None of the diesel engines available today are Bin 5 certified, making them available in only 45 states. Implementing BLUETEC technology, as MB, VW, and BMW plan to do, will likely make them 50-state legal.

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None of the diesel engines available today are Bin 5 certified, making them available in only 45 states. Implementing BLUETEC technology, as MB, VW, and BMW plan to do, will likely make them 50-state legal.

I could be wrong but I think that even the BLUETEC is not good enough for California.

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I could be wrong but I think that even the BLUETEC is not good enough for California.

From Green Car Congress...

"Mercedes-Benz has developed BLUETEC in two versions: in the E-Class an oxidation-type catalytic converter and particulate filter are combined with an improved, extremely durable NOx trap system and an additional Selective Catalytic Reduction (SCR) catalytic converter.

The second BLUETEC version is based on a urea-SCR system, and this is the one that will deliver Bin 5 compliance."

MB, VW, and BMW will have urea-SCR systems by 2008, making them 50-state legal/Bin 5.

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I would like a CTS diesel as described in the article so that I could have a great looking, great performing car that could run completely on BioDiesel.

Advantages:

1. greater range; I assume they wouldn't change the fuel tank, they almost never do. I can get 360miles out of a tank on the CTS now. 700-800 miles to a tank would be awesome!

2. Not burning fossil fuels; biodiesel doesn't release any new carbon into the atmosphere. My vehicle becomes as close to carbon neutral as one can get.

3. Not burning foreign oil; My partner and 2 of this brothers already served in the middle east. I don't want them to have to return.

4. Longevity of the engine; diesels require a fuel filter change every 50k miles or so and are known to last hundreds of thousands of miles. Fuel filter change costs about as much as an oil change. Hybrids require a battery change every 100k miles or so. Costs = about $2,000. How many 300k mile Pruises are there out there? $6000 in battery changes to do 300k miles? No thanks.

Biodiesel (and ethanol) release carbon into the atmosphere... the only reason why people say E85 "reduces greenhouses gases" is because of the photosynthesis from corn.

Diesels generally do require more maintenance. In our Passat owner's manual I recall extra procedures for TDIs... fuel filter every 20K, draining water separator every 10K, etc.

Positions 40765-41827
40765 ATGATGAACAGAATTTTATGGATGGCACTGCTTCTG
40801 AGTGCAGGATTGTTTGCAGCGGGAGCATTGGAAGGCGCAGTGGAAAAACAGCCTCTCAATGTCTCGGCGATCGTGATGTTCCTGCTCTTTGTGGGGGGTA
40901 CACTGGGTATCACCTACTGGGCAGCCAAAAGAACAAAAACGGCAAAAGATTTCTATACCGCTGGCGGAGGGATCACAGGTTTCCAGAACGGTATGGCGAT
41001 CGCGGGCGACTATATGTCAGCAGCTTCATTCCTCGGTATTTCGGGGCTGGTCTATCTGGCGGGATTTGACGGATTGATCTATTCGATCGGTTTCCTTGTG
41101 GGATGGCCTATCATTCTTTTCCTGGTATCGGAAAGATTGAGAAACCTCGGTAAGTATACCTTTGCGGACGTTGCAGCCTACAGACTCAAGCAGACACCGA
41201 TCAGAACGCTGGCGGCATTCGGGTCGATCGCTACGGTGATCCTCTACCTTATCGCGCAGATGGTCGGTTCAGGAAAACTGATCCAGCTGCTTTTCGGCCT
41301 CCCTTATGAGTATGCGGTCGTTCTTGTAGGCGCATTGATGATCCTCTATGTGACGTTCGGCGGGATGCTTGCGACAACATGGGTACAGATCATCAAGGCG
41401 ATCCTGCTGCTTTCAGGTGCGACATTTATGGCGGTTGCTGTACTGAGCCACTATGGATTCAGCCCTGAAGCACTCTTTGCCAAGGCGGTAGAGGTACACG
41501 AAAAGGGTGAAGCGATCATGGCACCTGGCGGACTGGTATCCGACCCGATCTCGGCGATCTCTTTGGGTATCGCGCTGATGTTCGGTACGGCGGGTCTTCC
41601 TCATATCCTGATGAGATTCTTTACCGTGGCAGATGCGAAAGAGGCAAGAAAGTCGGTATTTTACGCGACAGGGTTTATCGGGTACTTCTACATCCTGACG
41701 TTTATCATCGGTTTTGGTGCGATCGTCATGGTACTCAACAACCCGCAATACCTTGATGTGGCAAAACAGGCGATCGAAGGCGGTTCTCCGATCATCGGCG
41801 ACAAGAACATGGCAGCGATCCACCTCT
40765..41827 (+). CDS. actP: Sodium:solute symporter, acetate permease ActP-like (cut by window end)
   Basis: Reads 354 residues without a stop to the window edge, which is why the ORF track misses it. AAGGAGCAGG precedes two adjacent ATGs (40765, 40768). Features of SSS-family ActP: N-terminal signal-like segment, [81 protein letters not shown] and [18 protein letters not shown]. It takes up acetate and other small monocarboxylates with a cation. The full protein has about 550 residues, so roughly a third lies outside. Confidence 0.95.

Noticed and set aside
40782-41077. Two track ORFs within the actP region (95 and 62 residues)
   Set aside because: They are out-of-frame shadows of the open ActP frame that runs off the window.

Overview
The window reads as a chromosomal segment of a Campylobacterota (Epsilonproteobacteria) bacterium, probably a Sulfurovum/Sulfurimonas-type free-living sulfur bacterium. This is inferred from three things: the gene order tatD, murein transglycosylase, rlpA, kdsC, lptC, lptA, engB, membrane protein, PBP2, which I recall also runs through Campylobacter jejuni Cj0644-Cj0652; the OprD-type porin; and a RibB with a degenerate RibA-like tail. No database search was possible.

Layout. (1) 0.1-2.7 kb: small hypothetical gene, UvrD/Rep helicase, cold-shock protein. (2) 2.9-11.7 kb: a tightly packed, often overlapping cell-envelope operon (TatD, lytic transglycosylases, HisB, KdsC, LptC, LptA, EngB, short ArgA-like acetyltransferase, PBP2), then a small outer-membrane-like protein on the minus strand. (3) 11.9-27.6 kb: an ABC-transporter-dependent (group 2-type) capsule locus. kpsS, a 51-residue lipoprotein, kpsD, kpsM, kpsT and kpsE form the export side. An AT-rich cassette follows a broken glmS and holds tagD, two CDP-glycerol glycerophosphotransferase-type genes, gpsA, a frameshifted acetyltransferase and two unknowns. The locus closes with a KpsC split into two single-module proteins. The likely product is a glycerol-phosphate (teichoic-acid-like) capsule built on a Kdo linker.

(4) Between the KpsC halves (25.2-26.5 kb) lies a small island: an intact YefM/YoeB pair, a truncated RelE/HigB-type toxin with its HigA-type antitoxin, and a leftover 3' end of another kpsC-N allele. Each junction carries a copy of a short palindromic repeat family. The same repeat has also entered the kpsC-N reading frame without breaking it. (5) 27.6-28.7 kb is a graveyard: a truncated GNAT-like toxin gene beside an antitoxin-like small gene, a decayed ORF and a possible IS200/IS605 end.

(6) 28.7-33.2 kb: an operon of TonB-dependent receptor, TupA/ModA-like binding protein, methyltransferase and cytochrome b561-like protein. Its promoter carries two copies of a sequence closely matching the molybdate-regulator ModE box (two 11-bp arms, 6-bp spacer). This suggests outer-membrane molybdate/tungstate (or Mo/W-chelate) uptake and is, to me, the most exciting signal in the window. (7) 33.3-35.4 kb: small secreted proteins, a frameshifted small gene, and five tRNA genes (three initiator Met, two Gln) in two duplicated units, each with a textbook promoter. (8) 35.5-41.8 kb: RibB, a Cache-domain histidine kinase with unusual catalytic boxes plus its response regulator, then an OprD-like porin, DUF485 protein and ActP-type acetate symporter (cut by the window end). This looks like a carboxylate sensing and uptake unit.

Ultimately the best ICE solution would be a combination of hybrids and diesels. Diesels are great on the highway, while hybrids make perfect sense in stop-and-go traffic. Looking at my instant MPG readout really shows why... when I accelerate, it says I get 7-10 MPG. Now imagine an electric motor doing all that. At 99.9 MPG. And whenever I brake, instead of wasting energy, I'm recharging the batteries.. it's brilliant because it addresses the most inefficient part of motoring.

Edited by empowah
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From Green Car Congress...

"Mercedes-Benz has developed BLUETEC in two versions: in the E-Class an oxidation-type catalytic converter and particulate filter are combined with an improved, extremely durable NOx trap system and an additional Selective Catalytic Reduction (SCR) catalytic converter.

The second BLUETEC version is based on a urea-SCR system, and this is the one that will deliver Bin 5 compliance."

MB, VW, and BMW will have urea-SCR systems by 2008, making them 50-state legal/Bin 5.

Nice, thanks for the info.

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Would a CTS diesel get you into a GM showroom to look at a car you would have otherwise not have considered?

My household fleet consists of a Civic and an Accord, so most of my time is spent over at vtec.net. The talk of the town over there is whether the 08 accord will have a diesel option in the us, which it almost certainly will not.